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With the holidays upon us, and 2016 coming to a close, end-of-year “thank you” tipping can be a tricky and confusing topic. What is the etiquette for which service providers should get a holiday tip and how much?

The purpose of holiday tipping is to reward good service and to say thank you. Below are 10 general etiquette guidelines on holiday tipping that will help ensure your tipping is appropriate and appreciated.

  1. Tips may vary by region of the country and locally. For example, tipping  may be higher in larger cities.
  2. Consider your budget. Don’t go beyond what you can comfortably do.
  3. Consider the quality and frequency of the service.
  4. Consider  how long you’ve used this service provider, and how close your relationship is with the service provider.
  5. For services that you normally tip throughout the year, such as hair dresser, barber, massage therapist, dog groomer or dog walker, house cleaning service, etc., you may  give a small extra tip (or opt for a small gift or gift card.)
  6. For services in which you don’t normally tip throughout the year, such as newspaper delivery or trash hauler, consider a holiday thank-you tip of $10-25. In my area, that usually means newspapers are consistently thrown carefully and the emptied trash cans are placed near the garage instead of left on the curb. In addition to the tip envelope, one of my neighbors even includes a plate of holiday cookies for the trash haulers to enjoy along their route!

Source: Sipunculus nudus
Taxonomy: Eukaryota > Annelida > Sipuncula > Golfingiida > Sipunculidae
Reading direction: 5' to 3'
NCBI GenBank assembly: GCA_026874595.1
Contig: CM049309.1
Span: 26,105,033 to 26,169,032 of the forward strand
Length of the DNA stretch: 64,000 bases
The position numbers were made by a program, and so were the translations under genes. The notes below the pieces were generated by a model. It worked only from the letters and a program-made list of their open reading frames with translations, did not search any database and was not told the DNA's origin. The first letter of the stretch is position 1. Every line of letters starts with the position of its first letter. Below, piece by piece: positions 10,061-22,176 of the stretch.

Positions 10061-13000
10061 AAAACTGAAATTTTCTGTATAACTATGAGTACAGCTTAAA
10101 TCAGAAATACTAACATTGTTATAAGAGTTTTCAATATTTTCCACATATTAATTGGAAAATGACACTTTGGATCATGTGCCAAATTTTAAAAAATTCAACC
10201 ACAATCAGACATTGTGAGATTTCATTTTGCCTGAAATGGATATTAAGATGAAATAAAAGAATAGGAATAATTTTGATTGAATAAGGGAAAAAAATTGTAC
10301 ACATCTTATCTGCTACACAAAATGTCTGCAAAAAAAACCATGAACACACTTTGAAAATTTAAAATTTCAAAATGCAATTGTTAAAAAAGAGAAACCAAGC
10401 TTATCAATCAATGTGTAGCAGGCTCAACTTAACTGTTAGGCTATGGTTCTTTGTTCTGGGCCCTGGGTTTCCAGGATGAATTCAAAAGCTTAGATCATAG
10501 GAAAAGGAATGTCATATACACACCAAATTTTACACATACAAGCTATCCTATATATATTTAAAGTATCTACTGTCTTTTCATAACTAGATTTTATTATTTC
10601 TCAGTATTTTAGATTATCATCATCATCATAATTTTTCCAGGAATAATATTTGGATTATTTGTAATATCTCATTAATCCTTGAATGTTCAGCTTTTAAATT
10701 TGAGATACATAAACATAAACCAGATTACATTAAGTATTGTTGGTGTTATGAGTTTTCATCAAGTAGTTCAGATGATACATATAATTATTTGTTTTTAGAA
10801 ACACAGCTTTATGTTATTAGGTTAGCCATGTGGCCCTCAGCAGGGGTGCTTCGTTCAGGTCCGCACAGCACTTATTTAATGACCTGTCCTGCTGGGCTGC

7. Mail carriers may receive small gifts, but are not allowed to accept cash, checks, gift cards or any type of currency.
  8. For a regular babysitter: a small gift or cash equivalent to an evening’s pay. For a nanny: minimum of one week’s pay (or more) and a gift from your children.
  9. Daycare provider or nursing home employees: consider food items or flowers that can be shared and enjoyed by all. Or you may opt to give your child’s specific daycare teachers a cash gift of $25-50 or gift card. Nursing home guidelines usually do not allow for cash gifts to employees, but small individual gifts to specific care givers are usually acceptable.
  10. Be sure to tuck money gifts and gift cards into a holiday greeting card or thank you note in which you write several personal lines (2-4 lines is enough) of heart-felt appreciation for the services provider.

Your generosity and thoughtfulness is appreciated by hard-working service providers at the holidays. These tipping guidelines will help accommodate everyone on your list without draining your bank account.